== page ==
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No regrets - Beazley H.

Beazley H. No regrets - Wiley publishing , 2004. - 234 p.
ISBN 0-471-21295-4
Download (direct link): noregrets2004.pdf
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The better we are at recognizing and managing our own emotions, the better we will be at recognizing the emotions we see in others. This capacity to identify with and understand the emotions of others is empathy. Empathy allows us to have meaningful and productive relationships. It also facilitates forgiveness, because it enables us to identify with the feelings, limitations, and imperfections of those who have hurt us and so to develop sympathy for them. How we relate to others and how we relate to ourselves are inextricably interwoven. The more compassion, acceptance, and empathy we have for others, the more compassion and acceptance we will have for ourselves. Empathy is one of the emotional capacities that will serve us well in letting go of our regrets.
The Feelings of Regret
Regret is not a simple feeling but a complex one. It is really a constellation of feelings, which is one reason regrets are so difficult to bear. In examining the feelings we have about our regrets, we will concentrate on six:
1. Anger
2. Fear
3. Guilt
4. Shame
5. Pain (including hurt, sadness, remorse, and grief)
6. Longing
There are other feelings that may surface, such as disgust or even joy at the unexpected kindnesses we experienced as our regret unfolded. But most of
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the other feelings that emerge, like rage or vengeance, are some variation of these six.
Anger and fear need no introduction. Most of us know these feelings well. Some of the other feelings may not be as clear to us. Guilt, for example, is the emotion we feel when we have done something that violates our value system. Our capacity for guilt motivates us to behave appropriately and to make amends when we do not. Guilt is a good thing when it is deserved and in proper proportion. We encounter problems with guilt when it is excessive or assumed but not deserved. Cho takes on guilt even when she has no real reason to feel guilty. Her family members and coworkers know of this susceptibility and use it regularly to manipulate her. Cho has many regrets stemming from her exaggerated sense of guilt.
Shame is often part of guilt, but it is useful to think of it as a different emotion. We feel guilt when we have done something wrong, such as lie or steal. Shame, on the other hand, comes not from the unworthiness of the action but from the unworthiness of ourselves. While guilt is about action, shame is about us and who we are as human beings. Shame is more troubling than guilt because it tells us that we are bad people, not good people doing bad things.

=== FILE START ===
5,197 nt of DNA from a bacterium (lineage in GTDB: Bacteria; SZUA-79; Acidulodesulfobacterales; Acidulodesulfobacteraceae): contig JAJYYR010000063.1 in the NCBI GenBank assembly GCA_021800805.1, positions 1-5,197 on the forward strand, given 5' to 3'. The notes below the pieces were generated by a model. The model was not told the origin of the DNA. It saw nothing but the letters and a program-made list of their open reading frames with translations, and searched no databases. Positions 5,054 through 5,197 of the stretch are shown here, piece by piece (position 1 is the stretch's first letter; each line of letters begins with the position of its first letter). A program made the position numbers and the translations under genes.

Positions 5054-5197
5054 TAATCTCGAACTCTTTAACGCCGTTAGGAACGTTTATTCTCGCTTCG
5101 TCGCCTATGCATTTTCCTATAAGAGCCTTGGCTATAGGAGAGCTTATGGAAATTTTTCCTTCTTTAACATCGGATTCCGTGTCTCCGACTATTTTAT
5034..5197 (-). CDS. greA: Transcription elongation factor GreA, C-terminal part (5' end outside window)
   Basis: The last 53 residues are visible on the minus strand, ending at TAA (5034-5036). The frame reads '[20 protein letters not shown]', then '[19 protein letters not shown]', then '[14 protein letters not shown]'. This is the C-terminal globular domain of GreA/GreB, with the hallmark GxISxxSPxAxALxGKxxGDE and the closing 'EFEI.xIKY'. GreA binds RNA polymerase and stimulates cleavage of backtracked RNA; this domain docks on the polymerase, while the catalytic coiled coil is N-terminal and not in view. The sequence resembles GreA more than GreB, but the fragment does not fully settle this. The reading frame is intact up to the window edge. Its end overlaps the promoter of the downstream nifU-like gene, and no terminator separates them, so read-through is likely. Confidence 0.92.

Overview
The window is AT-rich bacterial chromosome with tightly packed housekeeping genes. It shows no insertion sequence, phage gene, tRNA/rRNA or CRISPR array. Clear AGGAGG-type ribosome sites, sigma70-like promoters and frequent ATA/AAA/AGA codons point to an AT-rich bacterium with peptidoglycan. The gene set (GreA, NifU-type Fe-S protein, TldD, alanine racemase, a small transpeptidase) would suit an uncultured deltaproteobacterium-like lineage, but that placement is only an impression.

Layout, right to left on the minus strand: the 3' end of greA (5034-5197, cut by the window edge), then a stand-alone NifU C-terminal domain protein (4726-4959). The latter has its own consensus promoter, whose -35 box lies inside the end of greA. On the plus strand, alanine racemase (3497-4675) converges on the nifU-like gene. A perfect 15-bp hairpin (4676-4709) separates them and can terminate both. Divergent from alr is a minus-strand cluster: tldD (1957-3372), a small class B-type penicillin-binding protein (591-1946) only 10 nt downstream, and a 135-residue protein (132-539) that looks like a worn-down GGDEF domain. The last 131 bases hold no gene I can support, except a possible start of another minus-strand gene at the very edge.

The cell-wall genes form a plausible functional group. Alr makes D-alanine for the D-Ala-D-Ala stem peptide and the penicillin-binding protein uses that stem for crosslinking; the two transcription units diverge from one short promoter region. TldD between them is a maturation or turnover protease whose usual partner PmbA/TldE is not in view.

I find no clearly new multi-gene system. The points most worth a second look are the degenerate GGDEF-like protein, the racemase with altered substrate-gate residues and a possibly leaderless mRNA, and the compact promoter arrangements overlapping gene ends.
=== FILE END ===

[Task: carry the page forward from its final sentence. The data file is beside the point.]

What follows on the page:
Deep shame is a component of many regrets. With such shame, we cannot separate what we have done from who we are, and we think of ourselves as fundamentally flawed, profoundly inferior, terribly unworthy. We mix shame with guilt in a toxic combination, even taking on guilt that is not rightly ours. “I could never be forgiven,” we say of our regrets. Or, “I don’t deserve to be happy.” Our regrets have come to define us, not in terms of what we did but in terms of who we are.
Each of us is a precious creature of our higher power. Each of us was created of equal value, and we retain that value in the eyes of God or whatever term we use for transcendent forces. Not one of us is worthless. We may earn the praise and admiration of our fellows or we may not, but material achievements do not affect our worth in the only realm that counts: the realm of the spirit. My favorite expression in this regard is, “God doesn’t make junk.” And, indeed, God doesn’t.
Pain is another critical emotion in letting go of regrets because it is part of every regret and because, ironically, it is one path to healing. Pain comes
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in many forms: physical, spiritual, and emotional. Emotional pain can be experienced as grief, sadness, loneliness, longing, or unhappiness. We feel it as agony or angst, as misery or anguish, as suffering or torment. Pain is something that most of us try hard to avoid. Yet pain brings us a priceless gift when we are willing to experience it. Ironically, it is the same gift that joy brings. It is the gift of healing.
Most of us have experienced the therapeutic benefits of a good cry. When we express our pain, we experience the physical and emotional relief that comes from that expression, and we begin to heal. When we refuse to express the pain, we remain trapped in that pain and cannot be healed. Until we consciously and willingly experience our pain, we cannot get past it. The only way to the other side of pain is through it. It cannot be circumvented or its effects avoided by refusing to feel it. Pain has to be confronted, felt, and walked through to be released.
Longing is often prevalent in our regrets. Longing is a persistent yearning for something, usually for something that cannot be attained. Many of us who regret deeply have a terrible longing for what might have been. It is captured in our recurring thoughts that begin, “If only . . .” The devastating loss we feel from broken promises, failed expectations, and lost hopes is an intense expression of pain and sadness. In an attempt to escape the excruciating pain, we long for what could have been, retreating to fantasies that begin, “If only. . . .”
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